by Ben Middendorf
Concordia students traveled to a tiny island off the coast of Belize during spring break to study marine biology and ecology and interact with Belizean culture.
The study tour is part of BIO 363, an eight-week course which ends in a trip to a tropical marine ecosystem.
“Belize has the best snorkeling in the northern hemisphere, the second biggest great barrier reef in the world, so it’s pretty amazing,” Assistant Professor of Biology Jennifer Fruend said.
Six Concordia students were part of this year’s tour March 4-13 along with former Concordia music professor Alfred Born and alumnus Rob Brewer, who has a master’s in marine biology.
Fruend led the tour this year. Retired professor Dr. Joseph Gubanyi, who led the tour many times in the past, was also a part of the trip.
In preparation for the trip, students attended a weekly class to learn how to identify many different marine organisms. They also practiced snorkeling at the Lincoln YMCA.
“I was a little nervous about actually being in the ocean, in the middle of nowhere, basically,” sophomore and pre-med student Anna Beune said. “But I was really excited to learn about all the different species and different types of reefs that we were covering in class.”
The group started at the base of Tobacco Caye Island and ventured out to explore various reef ecosystems, noting species’ interactions in an observational journal and reflective papers.
“I’m just a teacher at heart, so I love watching students interact with what they’re doing,” Fruend said.
“On Tuesday, we were looking for a manatee,” Beune said. “We finally saw one…so we all just put our gear on and jumped in the water and swam with it.”
“Seeing such a rare species in the wild has always been a dream of mine,” senior and organismal biology student Megan Burma said in an email interview. “There is just no comparison to that incredible and unexpected experience.”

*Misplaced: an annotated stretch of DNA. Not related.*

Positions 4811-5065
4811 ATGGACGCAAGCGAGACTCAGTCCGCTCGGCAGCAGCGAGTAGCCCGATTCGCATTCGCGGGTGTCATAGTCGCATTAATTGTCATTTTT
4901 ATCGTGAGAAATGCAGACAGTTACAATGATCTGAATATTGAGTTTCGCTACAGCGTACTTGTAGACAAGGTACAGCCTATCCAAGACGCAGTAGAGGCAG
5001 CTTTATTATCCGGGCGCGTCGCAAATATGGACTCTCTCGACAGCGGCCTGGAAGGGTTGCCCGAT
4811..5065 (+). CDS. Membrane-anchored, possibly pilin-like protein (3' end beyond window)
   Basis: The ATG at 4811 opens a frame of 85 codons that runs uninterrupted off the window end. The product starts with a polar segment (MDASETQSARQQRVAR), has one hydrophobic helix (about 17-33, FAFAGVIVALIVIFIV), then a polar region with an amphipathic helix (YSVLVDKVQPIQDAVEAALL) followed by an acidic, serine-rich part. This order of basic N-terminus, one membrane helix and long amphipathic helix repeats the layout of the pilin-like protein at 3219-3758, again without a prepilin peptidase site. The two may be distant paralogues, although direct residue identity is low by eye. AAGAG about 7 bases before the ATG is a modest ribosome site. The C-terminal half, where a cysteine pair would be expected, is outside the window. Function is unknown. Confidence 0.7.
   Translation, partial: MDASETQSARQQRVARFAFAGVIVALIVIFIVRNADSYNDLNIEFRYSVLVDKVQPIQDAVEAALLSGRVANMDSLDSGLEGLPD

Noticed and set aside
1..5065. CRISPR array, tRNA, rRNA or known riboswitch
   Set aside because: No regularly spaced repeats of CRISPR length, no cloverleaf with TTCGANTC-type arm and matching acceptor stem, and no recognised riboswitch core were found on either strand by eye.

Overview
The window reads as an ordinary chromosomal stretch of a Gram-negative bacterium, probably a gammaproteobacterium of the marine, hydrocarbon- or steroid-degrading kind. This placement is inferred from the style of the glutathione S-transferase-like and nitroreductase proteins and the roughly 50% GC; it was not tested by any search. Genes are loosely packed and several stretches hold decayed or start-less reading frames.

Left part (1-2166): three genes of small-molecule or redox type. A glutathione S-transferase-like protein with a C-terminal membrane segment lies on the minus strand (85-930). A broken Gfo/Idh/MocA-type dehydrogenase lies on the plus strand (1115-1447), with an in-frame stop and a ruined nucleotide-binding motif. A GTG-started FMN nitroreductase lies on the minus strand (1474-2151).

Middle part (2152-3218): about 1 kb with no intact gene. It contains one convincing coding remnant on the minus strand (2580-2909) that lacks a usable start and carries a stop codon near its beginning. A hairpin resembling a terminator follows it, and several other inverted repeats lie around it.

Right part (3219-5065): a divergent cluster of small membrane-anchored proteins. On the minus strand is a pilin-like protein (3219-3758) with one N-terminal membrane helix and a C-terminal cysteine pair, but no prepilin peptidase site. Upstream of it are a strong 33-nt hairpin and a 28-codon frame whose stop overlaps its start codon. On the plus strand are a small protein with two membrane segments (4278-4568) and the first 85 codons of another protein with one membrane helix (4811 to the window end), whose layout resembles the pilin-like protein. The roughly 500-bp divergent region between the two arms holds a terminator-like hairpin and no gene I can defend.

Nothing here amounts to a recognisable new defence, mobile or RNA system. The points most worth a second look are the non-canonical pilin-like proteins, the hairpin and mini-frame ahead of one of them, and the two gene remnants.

The course also fulfils Concordia’s general education Global Multicultural requirement, so an important part of the class is interacting with the Belizeans.
“It’s really a melting pot of a lot of different cultures: Mayan, African, Creole, Spanish,” said Fruend. “They’ll see Mayan ruins (and) they’ll spend time in a market where they can look at interactions.”
“The cultural aspects of the trip made me realize how different some people can be,” Beune said. “But they’re still some of the nicest people I’ve ever met, and I just felt like I was at home, even though I was in a completely different country.”
Though the trip is intended for biology students, Fruend welcomes any student who might be interested in the tour.
“I feel very strongly about field learning, seeing the content in the actual place where it’s happening,” said Fruend. “It’s just straight identification skills, which is important for everything.”
Next year, Fruend will offer tours on tropical forest ecology in Costa Rica and arctic biology in northern Canada.